Congrats guys. Exciting times.
January 25, 2006
I want to start one.
January 16, 2006
Everyone I know seems to be talking about this weekend's New York Times article about Japan's Hikikomori. This phenomenon has been widely covered on the Web. Watashi in Tokyo provides some context and links to a good BBC article as well as Hikikomori blog (love the Hikikomori ascii art).
Few articles show juse how demonized the hikikomori have become in Japan. They are portrayed in Japanese popular culture as evil hackers and violent misfits.
Anyway it's an interesting phenomenon... even aljazeera.net is writing articles about it. Some other links: A quicktime documentary, a Japan Times article, a pdf research paper, and a site studying the phenomena. That's probably enough hikikomori for now... What's missing from all these are good photographs of hikikomori in their rooms... Project perhaps?
January 12, 2006
I was looking for this song about Teddy Roosevelt, when I happened upon a recording of the man's voice. I would have thought he had a big booming voice instead he sounds like this... (From the Cylinder Preservation and Digitization Project.) Taft's voice is oddly modern sounding.
Other recordings of early presidents:
and that's about as far back as it goes, nothing for Chester Arthur, "Elegant Arthur", one of the great etceteras of the American Presidency. Hard to believe a man with such fine mutton-chops would be completely forgotten today.
January 5, 2006
A few months ago I posted this image on flickr:
Then today I received this email:
hi. recently, i came across your Flickr photo sets while searching for pictures of boomboxes. i'm a boombox collector, and a member of a community of avid collectors/enthusiasts. i was wondering if perhaps you had any other pictures of the man with the boomboxes powered by the battery? the red boombox is very strange, and i don't think any of us have seen one like it before. it has piqued everyone's interest. :)
Boombox enthusiasts? A trip to inquisitor and I found Pocket Calculator, an online boombox museum. This led to a gutterslide, a site about a PC modded out to look like a boombox and stereo2go a boombox message board with discussions such as "Boombox sightings in TV/Film/Print". Inevitably there is a Japanese store that sells nothing but vintage boomboxes. How is it that the Japanese manage to have such great design sense? I mean what other country has such beautiful manhole covers? But I digress...
UPDATE: After writing this post I was reminded of another picture from this summer. I had wandered up to a nomad tent and all the kids wanted their picture taken. But just as I was about to take the picture, the oldest girl stopped me. She ran into the tent and pulled out her boombox. This was the final image:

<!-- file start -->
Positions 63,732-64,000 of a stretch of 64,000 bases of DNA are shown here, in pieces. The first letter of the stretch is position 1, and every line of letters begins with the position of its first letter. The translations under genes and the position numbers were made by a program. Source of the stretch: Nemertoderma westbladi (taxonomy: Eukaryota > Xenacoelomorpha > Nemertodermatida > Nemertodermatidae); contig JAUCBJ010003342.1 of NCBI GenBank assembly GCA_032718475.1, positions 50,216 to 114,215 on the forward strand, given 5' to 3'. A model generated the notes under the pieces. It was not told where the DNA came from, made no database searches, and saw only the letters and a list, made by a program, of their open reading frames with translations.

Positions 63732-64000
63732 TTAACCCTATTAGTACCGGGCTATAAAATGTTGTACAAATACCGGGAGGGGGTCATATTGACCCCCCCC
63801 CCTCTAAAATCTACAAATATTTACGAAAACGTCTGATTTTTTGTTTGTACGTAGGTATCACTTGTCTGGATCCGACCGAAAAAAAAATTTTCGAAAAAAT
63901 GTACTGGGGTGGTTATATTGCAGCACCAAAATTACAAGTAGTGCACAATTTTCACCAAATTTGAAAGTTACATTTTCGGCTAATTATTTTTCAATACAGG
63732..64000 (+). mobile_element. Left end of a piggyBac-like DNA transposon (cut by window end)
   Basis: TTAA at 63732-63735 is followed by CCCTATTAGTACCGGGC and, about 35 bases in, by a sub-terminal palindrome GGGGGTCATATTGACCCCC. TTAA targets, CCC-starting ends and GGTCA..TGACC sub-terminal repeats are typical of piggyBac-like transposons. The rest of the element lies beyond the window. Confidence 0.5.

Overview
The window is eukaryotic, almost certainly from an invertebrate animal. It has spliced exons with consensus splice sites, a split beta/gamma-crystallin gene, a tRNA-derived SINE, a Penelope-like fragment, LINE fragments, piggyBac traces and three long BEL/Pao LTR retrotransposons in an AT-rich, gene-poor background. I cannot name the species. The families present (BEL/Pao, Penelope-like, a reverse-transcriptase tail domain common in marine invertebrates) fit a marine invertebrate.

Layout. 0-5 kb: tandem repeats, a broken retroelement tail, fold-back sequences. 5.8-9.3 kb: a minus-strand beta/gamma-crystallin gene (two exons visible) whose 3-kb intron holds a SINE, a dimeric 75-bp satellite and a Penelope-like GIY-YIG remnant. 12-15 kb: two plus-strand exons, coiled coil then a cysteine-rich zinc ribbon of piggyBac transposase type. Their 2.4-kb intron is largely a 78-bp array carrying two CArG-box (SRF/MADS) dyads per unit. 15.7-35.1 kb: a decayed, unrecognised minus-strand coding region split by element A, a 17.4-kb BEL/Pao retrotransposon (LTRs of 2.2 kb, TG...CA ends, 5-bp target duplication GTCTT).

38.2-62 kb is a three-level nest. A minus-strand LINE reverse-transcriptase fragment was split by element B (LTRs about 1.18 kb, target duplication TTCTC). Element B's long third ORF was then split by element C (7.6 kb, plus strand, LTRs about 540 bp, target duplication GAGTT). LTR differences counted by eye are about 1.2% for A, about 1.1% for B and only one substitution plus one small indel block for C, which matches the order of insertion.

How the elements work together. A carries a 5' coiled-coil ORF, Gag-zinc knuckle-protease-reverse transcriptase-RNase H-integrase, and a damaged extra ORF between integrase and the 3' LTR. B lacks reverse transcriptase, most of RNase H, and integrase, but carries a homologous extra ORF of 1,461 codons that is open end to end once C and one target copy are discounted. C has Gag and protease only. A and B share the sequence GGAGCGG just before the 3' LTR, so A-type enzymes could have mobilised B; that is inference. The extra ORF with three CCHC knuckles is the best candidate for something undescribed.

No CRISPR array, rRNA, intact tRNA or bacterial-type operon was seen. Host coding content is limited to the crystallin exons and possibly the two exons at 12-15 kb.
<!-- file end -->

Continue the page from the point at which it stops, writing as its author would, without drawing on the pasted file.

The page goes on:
December 29, 2005
My flickr friend yellowhammer turned me on to Future Perfect, a thoughtful and visually rich blog by Jan ChipChase (real name?), who travels the world analyzing culture, design, and human behavior for Nokia. The most recent posts happen to be on photostudios, one of my favorite travel subjects. This has blog has instantly moved up to the top of my RSS reader.
December 29, 2005
I am not anti gun, nor am I anti hunting. But I draw the line at shooting squirrels.
Henry Guns Mini Bolt .22 (with a review by Varmint Hunter Magazine).
December 18, 2005
The BBC recently did a 4 part documentary on the building of modern Beijing. Some of the stats thrown out are incredible. Right now the city is consuming half the world's production of steel and a third of its concrete. Take a listen here: The City Ate The World..
October 15, 2005
The third act of last week's This American Life (Real Audio) brought tears to my eyes. The accents of the people interviewed might sound foreign to some of you, but they are the accents of everyone I grew up with. As usual This American Life's reporters got right to the heart of the story.
October 13, 2005
One of my favorite photoblogs, Myopic.us has been full of compelling images lately... If you're not already a fan, click over there.
October 11, 2005
My flickr favorites. Good stuff in there.
September 28, 2005
September 19, 2005
I've been a fan of Jose Luis's work for a long time. His recent portraits have been superb.
September 18, 2005
When I lived in LA I would often drive aimlessly around the neighborhood just to hear the end of a This American Life broadcast. Now of course, it's on the web, always available. Listen to After the Flood, last week's show on New Orleans, and you'll know why I never miss an episode. (real audio required)
September 14, 2005
August 27, 2005
The Smithsonian American Memory Project got a nice facelift recently. Search is now much better. I'm a fan of the Panoramic Image Gallery. A few hilights from tonight's browse (note the images are large... 5megs average). Brooklyn Bridge, 1913, Brooklyn Heights, 1911, Prospect Park 1907, Columbus Circle, 1913, Venice Beach, 1926, Theater Company San Francisco, 1911.
July 13, 2005
July 7, 2005
Knowing my fascination with time and aging photography projects, Noah of Noah K Everyday (and it's parent site NoahKalina.com) has pointed me to the excellent Olivia Project. Sadly the project seems to have ended in 2004.
A full page of excellent time and "obsessive" art projects can be found at c71123.com. Lots of good stuff like "One Year Performance" by Tehching Hsieh. Beware, this list of links could eat your afternoon.